joan is more than a name—it’s a feeling. Together, Arkansas duo Alan Thomas and Steven Rutherford craft indelible synth-pop with a strong emotional quotient that sounds timeless. Thomas and Rutherford are crafting new memories for future generations, and if last year’s portra EP and the new single “drive all night” are any indication, they’re just getting started.
Both members of joan grew up in the same state, but it took a bit for them to join forces. Thomas grew up playing sports but was drawn to music early on by his father, who gigged as a bassist in various bands throughout the 1980s and ‘90s. He took to the drums at age 11, and studied music in college while becoming proficient in production software in his spare time—but a chance encounter with a professor unlocked his true calling. “I had a music teacher who taught ear training,” he remembers. “I went in for my first ear training test and I started singing scales, and she stopped me and said, ‘Alan, you have a really nice voice.’ I said, ‘I do?’ I knew my mom thought so, but from then on I thought, ‘Maybe I could sing.’”
Rutherford spent his early adolescence picking up piano, guitar, and the drums after being raised on a diet of classic rock pumping from his parents’ soundsystem. In fifth grade, a viewing of the feel-good comedy classic School of Rock inspired his future career path: “It was the first time I’d seen people performing onstage, and I was like, ‘I don’t care how hard it is—I’m doing that.’” High school and college saw Rutherford doing time in a series of bands that were “Kind of serious—we were playing shows, keeping busy.”
After college, Thomas and Rutherford separately found themselves in bands that seemingly had limited futures—a stasis that, ironically, led to them joining forces. “The music scene in Little Rock can be kind of insulated, so you end up playing a lot of shows with the same people,” Thomas explains.
“We met through that and became best friends.” The first song the duo wrote together, the punchy anthem take me on, came to them over a single night of songwriting: “From that day we were like, ‘Maybe this is what we need to be doing.’” “The stars aligned,” Rutherford adds. “We were texting each other after writing that song, ‘Should we be a band?’”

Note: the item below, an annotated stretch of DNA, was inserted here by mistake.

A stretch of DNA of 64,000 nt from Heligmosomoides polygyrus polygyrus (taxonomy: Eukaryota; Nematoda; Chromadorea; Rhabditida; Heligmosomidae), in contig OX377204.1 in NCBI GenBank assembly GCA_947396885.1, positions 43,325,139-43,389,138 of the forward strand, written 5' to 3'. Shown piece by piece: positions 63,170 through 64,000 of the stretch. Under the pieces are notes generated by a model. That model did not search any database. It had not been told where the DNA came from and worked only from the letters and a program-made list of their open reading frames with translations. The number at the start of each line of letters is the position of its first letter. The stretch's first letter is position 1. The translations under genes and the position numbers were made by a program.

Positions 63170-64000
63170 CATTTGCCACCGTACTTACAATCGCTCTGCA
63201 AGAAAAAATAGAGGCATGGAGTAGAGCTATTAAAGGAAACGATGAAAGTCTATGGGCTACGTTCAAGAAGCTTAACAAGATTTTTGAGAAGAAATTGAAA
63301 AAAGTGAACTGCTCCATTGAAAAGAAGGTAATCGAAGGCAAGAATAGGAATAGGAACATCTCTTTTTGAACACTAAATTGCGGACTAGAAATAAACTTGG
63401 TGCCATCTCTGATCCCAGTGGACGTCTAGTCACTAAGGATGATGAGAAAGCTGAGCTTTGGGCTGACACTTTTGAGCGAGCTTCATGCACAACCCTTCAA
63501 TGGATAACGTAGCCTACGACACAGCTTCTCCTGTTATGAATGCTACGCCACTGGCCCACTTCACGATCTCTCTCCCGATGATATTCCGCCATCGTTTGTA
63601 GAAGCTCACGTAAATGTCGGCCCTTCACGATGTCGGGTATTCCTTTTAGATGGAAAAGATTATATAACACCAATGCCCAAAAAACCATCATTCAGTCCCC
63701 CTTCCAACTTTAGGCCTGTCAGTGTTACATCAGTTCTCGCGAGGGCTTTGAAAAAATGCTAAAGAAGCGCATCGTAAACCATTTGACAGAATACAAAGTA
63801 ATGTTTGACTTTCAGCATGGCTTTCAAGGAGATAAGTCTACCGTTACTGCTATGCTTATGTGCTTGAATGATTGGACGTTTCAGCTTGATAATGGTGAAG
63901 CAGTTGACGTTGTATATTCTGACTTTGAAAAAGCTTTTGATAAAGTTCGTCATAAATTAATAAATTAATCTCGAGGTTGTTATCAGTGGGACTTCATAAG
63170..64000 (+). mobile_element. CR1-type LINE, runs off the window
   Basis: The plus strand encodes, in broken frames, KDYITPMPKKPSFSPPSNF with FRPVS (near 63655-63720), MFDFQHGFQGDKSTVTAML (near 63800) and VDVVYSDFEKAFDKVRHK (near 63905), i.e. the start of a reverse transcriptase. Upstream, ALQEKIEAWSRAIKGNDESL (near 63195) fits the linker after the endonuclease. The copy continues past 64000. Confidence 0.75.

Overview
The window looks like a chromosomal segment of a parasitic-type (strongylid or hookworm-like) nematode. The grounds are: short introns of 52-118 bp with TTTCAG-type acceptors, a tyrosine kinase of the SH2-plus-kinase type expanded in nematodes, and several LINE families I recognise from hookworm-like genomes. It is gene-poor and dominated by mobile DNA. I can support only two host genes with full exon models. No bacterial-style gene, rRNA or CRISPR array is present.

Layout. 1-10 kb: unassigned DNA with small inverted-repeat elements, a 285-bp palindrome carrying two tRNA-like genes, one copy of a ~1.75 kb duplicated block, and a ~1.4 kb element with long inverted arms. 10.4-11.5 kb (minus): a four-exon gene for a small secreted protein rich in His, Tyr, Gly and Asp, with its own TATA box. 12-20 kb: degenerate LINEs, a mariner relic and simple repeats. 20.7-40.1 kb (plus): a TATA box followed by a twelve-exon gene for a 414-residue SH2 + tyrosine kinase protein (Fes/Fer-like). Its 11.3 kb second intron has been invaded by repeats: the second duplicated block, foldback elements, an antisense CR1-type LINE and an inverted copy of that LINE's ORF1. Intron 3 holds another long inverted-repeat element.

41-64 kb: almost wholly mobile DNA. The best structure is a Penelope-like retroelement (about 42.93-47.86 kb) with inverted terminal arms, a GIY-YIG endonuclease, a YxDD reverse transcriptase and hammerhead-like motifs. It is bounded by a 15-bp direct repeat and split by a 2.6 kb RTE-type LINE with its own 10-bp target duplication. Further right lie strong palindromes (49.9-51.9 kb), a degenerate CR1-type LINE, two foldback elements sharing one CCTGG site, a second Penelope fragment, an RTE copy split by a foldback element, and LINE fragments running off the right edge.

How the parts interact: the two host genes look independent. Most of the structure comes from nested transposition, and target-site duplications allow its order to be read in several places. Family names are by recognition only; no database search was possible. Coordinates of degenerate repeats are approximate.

The pair settled on joan from a list of band names that Rutherford had left over from a previous project, explaining, “We felt it immediately fit super well with the songs we were writing.” Drawing from formative influences ranging from Prince and Don Henley to James Taylor and classic pop, joan followed Take Me On with the swelling ballad i loved you first, which almost immediately became a SoundCloud sensation, attracting record labels and management alike. take me on got an official release through the distribution platform Hillydilly, as joan continued to work on what was initially planned as a series of singles.
As work progressed, however, the men of joan realized they had enough material to constitute a full release—what would become last year’s exquisite portra EP. “We were chasing a feeling—the feeling that you get when you hear a certain song for the first time,” Rutherford explains regarding the band’s creative fertility around this time. “How do you tap into that?” “We set out to elicit the feeling you get when you watch a John Hughes movie,” Thomas elaborates. “We never sat down and consciously said, ‘We want to brand ourselves like this.’ We just love the sounds. Why do we get these feelings when we listen to these songs?”
The six-track release included the effervescent stop and stare, as well as a soothed-out take on take me on and the online sensation i loved you first. “I listen back to that one and think, ‘It was so sick that we wrote that,’” Rutherford marvels. “When we’re home, we treat this band like a day job,” Thomas explains. “We write a lot of songs, and there are certain ones where you play it back and say, ‘This is special.’ This was that kind of song. It represents a spectral connection—the first season of joan. Everything we were going for, it embodies 100%.”
Having since signed to Snafu Records, the new label spearheaded by hit-making pop songwriter Carl Falk (One Direction, Ariana Grande, Carly Rae Jepsen, Nicki Minaj), joan’s new single Drive All Night—the first of a series of releases set for the band’s sure-to-be-sensational 2019—represents their bold next step. The gauzy, pedal-to-the-metal tune was initially written in 2017 to fill the set of their first show: “We were like, ‘Crap, we have to fill a 30-minute set,’” Rutherford recalls with a chuckle. “In retrospect, it’s one of my favorite songs.”
The song also reflects joan’s unabashedly sentimental and romantic side. “It was written from the perspective of, you’re in junior high and you want to ask that beautiful girl to dance, but you’re the nerdy kid trying to muster up the courage,” Thomas explains, elaborating that the “drive all night” carries a deep personal connection, too. “When I was first dating my wife, we’d get in my car and drive for hours, just talking to each other. That’s what that song’s about—a late night drive with the person you love.”
What’s next? Studio time and writing sessions, tour with the Utah alt-rockers the Aces, festival dates —and, of course, more glowing and gorgeous tunes, written with an explicit purpose in mind. “How do we, as songwriters, help people transcend mundanity and find joy?” Thomas asks. “That’s my personal goal. Connecting with a song can lift your spirits. Seeing how our music brings people joy—why else would we do it? It’s what keeps me going every day. I love it.” And once you make first contact with joan’s music, you w